Prescription and magnifying glassWith the filing of two class action lawsuits, one against Walgreens and Costco, and one against CVS, in two federal district courts on August 6, pharmacies find themselves in a perplexing situation (yet again). For these suits were filed not by those who suffered from the over-dispensing of opioids, but by chronic pain patients who were denied opioid medication by pharmacies.

These complaints (found here and here) are not, of course, ultimately about the named plaintiffs. They are class actions. And their arguments, if successful, could further complicate compliance risk assessments conducted by pharmacies, especially independent retail pharmacies – some of which recently received letters threatening similar litigation. Law professors often say that lawsuits are a misnomer…. they are really “fact suits.” These class actions are lawsuits. In addition to alleging various state law violations, they allege federal violations implicating the Americans with Disabilities Act, Section 504 of the Rehabilitation Act of 1973, and the Anti-Discrimination Provisions of the Affordable Care Act. The basic theory of the case is that chronic pain is a disability, these statutes prohibit discrimination against people with disabilities, and adopting opioid dispensing policies which “flag” or “blacklist” patients with such a disability is unlawful discrimination.

Now without detailing all the specific guidelines employed by the pharmacies sued in this case, they appear to have been focused on fulfilling a pharmacy’s corresponding responsibility aimed at ensuring that the dispensing of opioids is for a legitimate medical purpose. A facially valid prescription from a prescriber is just the start of the process, not the ending point.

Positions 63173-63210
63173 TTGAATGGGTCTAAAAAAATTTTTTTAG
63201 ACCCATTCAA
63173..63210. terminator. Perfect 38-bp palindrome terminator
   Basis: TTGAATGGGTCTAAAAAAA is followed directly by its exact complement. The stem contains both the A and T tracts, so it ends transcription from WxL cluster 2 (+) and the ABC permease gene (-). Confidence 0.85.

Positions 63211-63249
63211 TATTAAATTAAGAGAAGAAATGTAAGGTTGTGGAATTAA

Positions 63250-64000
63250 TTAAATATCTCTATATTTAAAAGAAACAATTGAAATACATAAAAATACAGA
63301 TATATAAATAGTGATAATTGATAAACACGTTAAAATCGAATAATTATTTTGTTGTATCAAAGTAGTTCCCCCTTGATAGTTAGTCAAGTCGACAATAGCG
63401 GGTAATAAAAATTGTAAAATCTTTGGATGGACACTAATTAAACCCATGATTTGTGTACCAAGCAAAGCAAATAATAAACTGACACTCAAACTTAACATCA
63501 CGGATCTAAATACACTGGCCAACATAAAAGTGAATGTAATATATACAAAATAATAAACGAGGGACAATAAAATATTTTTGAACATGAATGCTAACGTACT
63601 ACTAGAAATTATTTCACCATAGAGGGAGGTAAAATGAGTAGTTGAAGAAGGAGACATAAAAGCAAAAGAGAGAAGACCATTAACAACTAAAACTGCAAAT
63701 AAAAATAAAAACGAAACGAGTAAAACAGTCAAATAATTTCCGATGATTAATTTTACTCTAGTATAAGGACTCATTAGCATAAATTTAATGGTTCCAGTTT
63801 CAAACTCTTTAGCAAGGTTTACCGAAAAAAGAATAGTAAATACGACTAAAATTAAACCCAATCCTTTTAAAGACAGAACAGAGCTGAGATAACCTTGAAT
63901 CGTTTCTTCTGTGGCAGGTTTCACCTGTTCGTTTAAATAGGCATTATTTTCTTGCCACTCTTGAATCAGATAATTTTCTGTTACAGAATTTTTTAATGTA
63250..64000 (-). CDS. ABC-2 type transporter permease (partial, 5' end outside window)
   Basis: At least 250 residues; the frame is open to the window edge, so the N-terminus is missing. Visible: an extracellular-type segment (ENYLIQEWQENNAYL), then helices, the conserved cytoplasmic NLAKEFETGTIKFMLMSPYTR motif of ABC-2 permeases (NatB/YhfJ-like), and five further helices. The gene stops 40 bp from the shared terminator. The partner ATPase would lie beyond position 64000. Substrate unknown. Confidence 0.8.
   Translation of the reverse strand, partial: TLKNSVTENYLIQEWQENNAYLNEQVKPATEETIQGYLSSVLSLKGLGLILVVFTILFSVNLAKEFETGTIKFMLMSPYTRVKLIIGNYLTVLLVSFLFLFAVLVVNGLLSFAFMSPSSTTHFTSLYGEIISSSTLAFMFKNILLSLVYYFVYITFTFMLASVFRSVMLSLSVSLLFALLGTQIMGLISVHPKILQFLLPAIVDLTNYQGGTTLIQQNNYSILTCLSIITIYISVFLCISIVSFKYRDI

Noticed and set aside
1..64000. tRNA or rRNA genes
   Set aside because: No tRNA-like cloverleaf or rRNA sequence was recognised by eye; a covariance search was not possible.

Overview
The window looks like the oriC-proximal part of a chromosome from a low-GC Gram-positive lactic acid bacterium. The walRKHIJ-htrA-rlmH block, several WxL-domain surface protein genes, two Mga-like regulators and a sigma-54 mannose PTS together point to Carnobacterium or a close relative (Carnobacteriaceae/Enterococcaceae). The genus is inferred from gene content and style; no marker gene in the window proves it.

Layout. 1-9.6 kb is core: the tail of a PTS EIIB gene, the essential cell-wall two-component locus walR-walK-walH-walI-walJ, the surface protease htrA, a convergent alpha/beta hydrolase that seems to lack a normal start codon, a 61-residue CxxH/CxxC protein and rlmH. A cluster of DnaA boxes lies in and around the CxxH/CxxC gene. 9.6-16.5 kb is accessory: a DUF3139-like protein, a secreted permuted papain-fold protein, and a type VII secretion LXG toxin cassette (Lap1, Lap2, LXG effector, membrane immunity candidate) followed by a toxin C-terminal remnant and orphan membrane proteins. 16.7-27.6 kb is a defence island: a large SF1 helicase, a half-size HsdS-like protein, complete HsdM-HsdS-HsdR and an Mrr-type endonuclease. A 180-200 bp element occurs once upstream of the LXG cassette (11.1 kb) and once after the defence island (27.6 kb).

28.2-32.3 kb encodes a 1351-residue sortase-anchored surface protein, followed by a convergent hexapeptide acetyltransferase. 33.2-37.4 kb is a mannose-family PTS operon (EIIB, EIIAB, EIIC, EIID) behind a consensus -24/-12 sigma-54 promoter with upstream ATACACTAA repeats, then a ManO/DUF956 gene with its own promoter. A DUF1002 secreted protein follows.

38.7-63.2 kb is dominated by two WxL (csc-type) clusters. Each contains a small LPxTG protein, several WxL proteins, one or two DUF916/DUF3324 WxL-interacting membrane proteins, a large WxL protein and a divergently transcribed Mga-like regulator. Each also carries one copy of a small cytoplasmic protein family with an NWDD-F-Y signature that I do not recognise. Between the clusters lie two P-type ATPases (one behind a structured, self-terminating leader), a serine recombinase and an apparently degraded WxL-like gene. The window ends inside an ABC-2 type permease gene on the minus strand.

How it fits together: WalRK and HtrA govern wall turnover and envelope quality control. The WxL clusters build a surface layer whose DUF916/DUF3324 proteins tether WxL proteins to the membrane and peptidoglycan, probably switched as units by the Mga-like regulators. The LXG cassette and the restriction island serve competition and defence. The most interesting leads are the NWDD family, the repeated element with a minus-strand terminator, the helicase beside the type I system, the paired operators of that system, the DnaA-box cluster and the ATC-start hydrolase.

That said, the complaint quotes a letter sent by the Alaska Board of Pharmacy in January of 2019 to all pharmacists, noting concern about “an influx of communication concerning patients not able to get controlled substance prescriptions filled for various reasons, even when signs of forgery or fraudulence were not presented.” Forgery or fraudulence? This does not sound like corresponding responsibility. The Alaska BOP goes on to state that, “if a pharmacist has any concern regarding a prescription, they should attempt to have a professional conversation with the practitioner to resolve those concerns and not simply refuse the prescription.” That sounds more like corresponding responsibility. But all these discussions do not end in agreement. A practitioner may say that his or her high-dose, high-quantity prescription is the only way to go. The pharmacist may disagree. What then? The letter does not say, but four of the five numbered paragraphs in the Alaska BOP letter end with language about the potential for refusals to “call into question the knowledge, skill or judgment of the pharmacist and may be deemed unprofessional conduct.” Sounds like a warning.

As quoted in the complaints, the American Medical Association has weighed in on this issue as well, arguing that pharmacies, health insurance companies, and pharmacy benefit management companies have rigidly interpreted the CDC opioid guidelines, such that it has continued “to receive concerns from physicians and patients as to the disruptive nature of health plan, pharmacy chain, or PBM interference in the patient/physician relationship.” It is not particularly surprising that the AMA would reject anything they perceive as an intrusion in that relationship, as they have long fought the notion that pharmacists have a legal obligation to independently scrutinize controlled substance prescriptions.  I think the AMA is playing with fire by continuing to take this position.  Prescribers currently enjoy some level of “immunity” from being dragged into the Opioid MDL.  Continuing to try and undermine the corresponding responsibility obligation imposed on pharmacists may ultimately attract attention from plaintiffs’ counsel looking for the next deep pocket to pick once the Opioid MDL is concluded.  It will certainly attract the attention of DEA (at least that is what I hope for).

These cases may also be foreboding shots across the bow of health insurance companies and PBMs. Are similar class actions awaiting these market actors? I think so, as these cases tend to replicate quickly (especially if you give them water or get them wet).

So what’s a pharmacist to do? Neglect his or her corresponding responsibility and defer to practitioners unless there is evidence of forgery or fraudulence? Well, that’s a ticket to DEA and state regulatory enforcement (except maybe Alaska and a few other states). Pursue a compliance policy based on corresponding responsibility? Well, that may be a ticket to Class Action Town.  It is astonishing, that after nearly five decades, “corresponding responsibility” continues to be one of the most misunderstood obligations for DEA registrants.  Lawsuits such as these present opportunities to obtain greater clarity, but rarely achieve such lofty goals.